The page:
FUNDING & RESOURCES

For those that qualify for assistance Ashford Homes will

help investigate funding resources available

If you have the equity and interest rates remain low, utilizing a home equity line of credit or reverse mortgage might help provide necessary funds to remodel.

 

This is an ideal time to remodel or for an addition for some. If you have the equity & interest rates remain low, utilizing a home equity line of credit or reverse mortgage might appeal to you.

 

What resources are available for home modifications?

What is Covered by Medicare?

What is NOT covered by Medicare?

Does Medicare insurance cover stairlifts, etc?

Be sure to get a Certificate of Medical Necessity from your doctor. 

Mississippi Division of Medicaid - Who Qualifies for Coverage?

 

What is Veterans Administration (VA) Home Modification Funding?

    1. What Is a Specially Adapted Housing (SAH) Grant?

    2. What Is a Special Home Adaptation (SHA) Grant?

    3. What Is a Home Improvements and Structural Alterations (HISA) Grant?

 

What resources are available for home modifications?
Contact Ashford Homes to discuss your home modification needs with us and we will advise you if your current situation qualifies you for modifications under Medicare or Medicaid eligibility requirements or investigate other funding resources available.

 

 

What is Covered by Medicare?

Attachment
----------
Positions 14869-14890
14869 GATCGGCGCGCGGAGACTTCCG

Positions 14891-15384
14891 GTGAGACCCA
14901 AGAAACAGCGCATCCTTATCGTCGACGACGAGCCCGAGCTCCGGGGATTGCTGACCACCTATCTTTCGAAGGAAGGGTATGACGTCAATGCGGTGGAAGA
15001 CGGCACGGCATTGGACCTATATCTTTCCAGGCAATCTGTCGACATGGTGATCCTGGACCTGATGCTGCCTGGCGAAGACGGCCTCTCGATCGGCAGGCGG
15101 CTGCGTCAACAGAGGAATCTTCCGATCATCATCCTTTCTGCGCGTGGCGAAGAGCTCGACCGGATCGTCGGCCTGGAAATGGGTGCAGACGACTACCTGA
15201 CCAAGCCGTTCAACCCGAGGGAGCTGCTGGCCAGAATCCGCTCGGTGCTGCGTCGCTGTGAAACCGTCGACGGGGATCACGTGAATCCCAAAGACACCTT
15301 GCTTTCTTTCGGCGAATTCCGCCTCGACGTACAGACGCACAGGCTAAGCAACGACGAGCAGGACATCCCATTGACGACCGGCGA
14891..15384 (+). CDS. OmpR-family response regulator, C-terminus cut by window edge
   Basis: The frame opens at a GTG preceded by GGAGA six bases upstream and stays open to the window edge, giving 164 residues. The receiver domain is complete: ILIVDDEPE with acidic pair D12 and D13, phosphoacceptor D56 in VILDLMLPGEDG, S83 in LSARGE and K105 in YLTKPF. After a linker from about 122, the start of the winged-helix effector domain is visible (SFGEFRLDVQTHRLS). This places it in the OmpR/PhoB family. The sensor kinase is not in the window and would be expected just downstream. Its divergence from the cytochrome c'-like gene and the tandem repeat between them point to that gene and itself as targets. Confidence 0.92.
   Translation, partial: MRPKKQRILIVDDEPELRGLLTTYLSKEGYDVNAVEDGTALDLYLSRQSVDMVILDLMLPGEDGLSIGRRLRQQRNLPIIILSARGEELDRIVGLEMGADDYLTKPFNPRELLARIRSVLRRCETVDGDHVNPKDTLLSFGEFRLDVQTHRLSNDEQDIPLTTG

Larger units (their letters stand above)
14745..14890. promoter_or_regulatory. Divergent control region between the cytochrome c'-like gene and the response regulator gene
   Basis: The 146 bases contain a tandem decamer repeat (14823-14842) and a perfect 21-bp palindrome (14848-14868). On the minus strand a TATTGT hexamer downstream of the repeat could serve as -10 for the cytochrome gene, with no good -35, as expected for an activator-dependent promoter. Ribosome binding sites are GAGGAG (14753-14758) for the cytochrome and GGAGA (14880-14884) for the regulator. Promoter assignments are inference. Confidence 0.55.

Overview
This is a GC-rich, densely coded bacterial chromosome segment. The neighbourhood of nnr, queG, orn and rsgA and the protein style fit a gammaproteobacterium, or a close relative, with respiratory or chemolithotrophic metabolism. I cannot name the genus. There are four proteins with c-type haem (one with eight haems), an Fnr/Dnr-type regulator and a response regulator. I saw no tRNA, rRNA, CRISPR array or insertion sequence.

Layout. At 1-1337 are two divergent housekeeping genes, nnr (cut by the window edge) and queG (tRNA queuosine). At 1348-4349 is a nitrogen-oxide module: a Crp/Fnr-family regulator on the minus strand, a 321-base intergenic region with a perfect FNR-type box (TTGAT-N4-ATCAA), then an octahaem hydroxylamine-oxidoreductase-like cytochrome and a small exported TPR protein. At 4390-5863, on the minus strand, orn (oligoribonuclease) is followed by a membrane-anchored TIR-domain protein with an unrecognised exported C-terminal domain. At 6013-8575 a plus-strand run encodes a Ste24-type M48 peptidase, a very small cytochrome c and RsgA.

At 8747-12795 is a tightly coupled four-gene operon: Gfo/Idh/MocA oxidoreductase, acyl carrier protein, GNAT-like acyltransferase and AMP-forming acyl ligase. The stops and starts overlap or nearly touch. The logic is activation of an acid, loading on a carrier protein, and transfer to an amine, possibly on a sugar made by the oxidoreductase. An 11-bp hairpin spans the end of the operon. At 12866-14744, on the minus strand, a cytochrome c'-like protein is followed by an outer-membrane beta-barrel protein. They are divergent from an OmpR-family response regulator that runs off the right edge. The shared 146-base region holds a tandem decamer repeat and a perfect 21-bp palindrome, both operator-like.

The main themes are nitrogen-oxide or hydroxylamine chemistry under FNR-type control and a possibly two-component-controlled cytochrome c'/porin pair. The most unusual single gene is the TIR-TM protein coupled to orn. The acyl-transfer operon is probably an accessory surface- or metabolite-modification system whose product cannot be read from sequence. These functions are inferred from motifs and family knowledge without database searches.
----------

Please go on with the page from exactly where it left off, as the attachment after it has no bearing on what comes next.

• manual wheelchairs (capped rental)

  • power wheelchairs

  • some positioning devices

  • walkers and rollators (four-wheel walkers)

  • scooters

  • seat-lift mechanisms for lift-chairs

  • mattress over-lays (capped rental)

  • hospital beds, semi-electric type only (capped rental)

  • patient lifts (capped rental)

  • oxygen equipment (capped rental)

  • artificial limbs

  • orthotics, splints

If you want Medicare coverage on one of the product types listed above visit a local dealer that sells/rents equipment and bills Medicare. Many people are surprised that manual wheelchairs and hospital beds fall under "capped rental" items. For these "capped rental" items, the dealer (provider) is required to maintain the equipment over the lease period (13 months). You must visit a local dealer for these products.

 

Durable medical equipment, such as wheelchairs, are covered only when prescribed by a doctor and the coverage criteria is met. You can find out what equipment is covered, and whether a supplier is approved, by calling Medicare's durable medical equipment (DMERC) regional carrier for your area call 1-800-MEDICARE.